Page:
Who invented Web3? 

  • Gavin Wood, founder of blockchain infrastructure company Parity Technologies, coined the term “Web 3.0” in 2014, laying out his vision of the future of the internet.
  • Web3 is a term used to describe the vision of a decentralised internet built on blockchain technology. 
  • Web3 represents a paradigm shift towards a more open, transparent, and user-centric internet, but it’s still an evolving concept with many technical and regulatory challenges to overcome.

Web 3 represents the next evolution of the internet, where users have more control over their data and digital identities, and where peer-to-peer interactions are facilitated through decentralised protocols rather than centralised entities.

Who is Gavin Wood?

Gavin James Wood is an English computer scientist, a co-founder of Ethereum, the second-largest cryptocurrency platform by market capitalization after Bitcoin. He coined the term “Web 3.0” in 2014 to articulate his vision for the future of the Internet.

Before working on Ethernet, Wood was a research scientist at Microsoft. Along with Vitalik Buterin, Charles Hoskinson, Anthony Di Iorio, and Joseph Lubin, he described it as “a computer for the entire planet” between 2013 and 2014.

Wood proposed and helped develop Solidity, a programming language for writing smart contracts. He also released the paper defining the Ethereum Virtual Machine, the runtime system for smart contracts in Ethereum, in 2014.

In addition to his work on Ethereum, Wood is the founder and former CTO of Parity Technologies, a blockchain infrastructure company known for developing the Parity Ethereum client, as well as other blockchain-related projects.

Beyond Ethereum, Wood has been involved in various blockchain and decentralized technology initiatives. He is one of the founders of the Web3 Foundation, which supports the development and adoption of decentralized web technologies. Wood is also the creator of Polkadot, a blockchain interoperability protocol designed to connect multiple blockchains into a single network, enabling them to share information and assets securely.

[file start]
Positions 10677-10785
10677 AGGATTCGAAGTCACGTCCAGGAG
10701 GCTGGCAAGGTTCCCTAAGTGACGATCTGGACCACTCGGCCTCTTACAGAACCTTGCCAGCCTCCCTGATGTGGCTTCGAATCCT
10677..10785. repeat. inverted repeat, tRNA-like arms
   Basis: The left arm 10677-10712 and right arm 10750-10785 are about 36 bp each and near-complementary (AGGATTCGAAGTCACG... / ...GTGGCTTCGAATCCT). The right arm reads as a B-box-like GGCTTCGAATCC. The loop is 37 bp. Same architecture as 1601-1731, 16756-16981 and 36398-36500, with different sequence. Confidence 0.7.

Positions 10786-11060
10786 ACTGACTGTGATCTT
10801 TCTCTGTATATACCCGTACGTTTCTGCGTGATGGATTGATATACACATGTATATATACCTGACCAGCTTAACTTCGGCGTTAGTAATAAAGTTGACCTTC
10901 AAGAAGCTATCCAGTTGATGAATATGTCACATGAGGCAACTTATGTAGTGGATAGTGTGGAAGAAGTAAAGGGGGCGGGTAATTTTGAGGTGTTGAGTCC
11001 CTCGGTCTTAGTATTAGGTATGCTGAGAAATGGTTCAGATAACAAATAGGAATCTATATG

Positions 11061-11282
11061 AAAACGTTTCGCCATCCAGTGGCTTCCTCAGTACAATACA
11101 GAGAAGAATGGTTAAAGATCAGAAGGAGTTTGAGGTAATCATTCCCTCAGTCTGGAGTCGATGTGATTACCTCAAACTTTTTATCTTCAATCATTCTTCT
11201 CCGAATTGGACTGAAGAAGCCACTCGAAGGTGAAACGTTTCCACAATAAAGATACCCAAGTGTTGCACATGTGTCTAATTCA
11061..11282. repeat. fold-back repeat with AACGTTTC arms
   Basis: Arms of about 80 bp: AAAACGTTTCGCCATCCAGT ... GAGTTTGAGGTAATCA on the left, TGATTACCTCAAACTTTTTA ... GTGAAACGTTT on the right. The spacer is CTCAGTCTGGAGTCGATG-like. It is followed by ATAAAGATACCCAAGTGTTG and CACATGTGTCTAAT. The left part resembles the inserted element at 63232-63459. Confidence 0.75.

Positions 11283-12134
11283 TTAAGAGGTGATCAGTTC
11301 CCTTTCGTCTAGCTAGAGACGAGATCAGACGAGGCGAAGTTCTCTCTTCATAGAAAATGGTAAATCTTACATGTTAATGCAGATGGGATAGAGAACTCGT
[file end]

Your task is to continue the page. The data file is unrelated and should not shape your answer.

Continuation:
According to an interview with Wood on CNBC, he states that “Web3 is sort of an alternative vision of the web, where the services that we use are not hosted by a single service provider company, but rather they’re sort of purely algorithmic things that are, in some sense, hosted by everybody. So it’s like, it’s very peer-to-peer, right? … The idea is that all participants sort of contribute a small slice of the ultimate service.”

“And thus, no one has any advantage over anyone else … not in the same sense,” he added. For Wood, Web3 is truly decentralised, a more democratic version of the current Internet.

Gavin Wood
Gavin Wood

What is Web3 

In Web3, blockchain technology plays a central role in enabling decentralization. Blockchains are distributed ledgers that record transactions across a network of computers transparently and securely.  

They enable trustless interactions, meaning that users can transact directly with each other without the need for intermediaries.

Here are some key concepts associated with Web3.

Decentralised Applications (DApps): these are applications built on blockchain platforms that operate without a central authority. They often leverage smart contracts, which are self-executing contracts with the terms of the agreement directly written into code.

Cryptocurrencies and Tokens: digital currencies like Bitcoin and Ethereum are integral to Web3, facilitating peer-to-peer transactions and powering decentralised applications. Tokens are digital assets issued on blockchain networks, representing ownership or access rights.

Decentralised Finance (DeFi): DeFi refers to the use of blockchain technology and cryptocurrencies to recreate traditional financial systems such as lending, borrowing, and trading without intermediaries like banks or brokers.

Self-Sovereign Identity: Web3 envisions a future where individuals have control over their digital identities and personal data, allowing them to manage and share information securely and privately.

Interoperability: in the Web3 vision, different blockchain networks and decentralised applications should be able to communicate and interact seamlessly, enabling a more connected and interoperable ecosystem.

Web3 represents a paradigm shift towards a more open, transparent, and user-centric internet, where individuals have greater sovereignty over their digital lives.  

However, it’s still an evolving concept with many technical and regulatory challenges to overcome.

Also read: Web3 startups turn to accelerators in new crypto bull market

How is Web3 different from Web2 and Web1

Web3, Web2, and Web1 represent different stages in the evolution of the internet, each characterized by distinct features, technologies, and user experiences.

Web1, also known as the “read-only” web, refers to the early days of the internet, primarily the 1990s and early 2000s.

It was characterised by static websites with limited interactivity. Users could access information but had little ability to contribute or interact with content.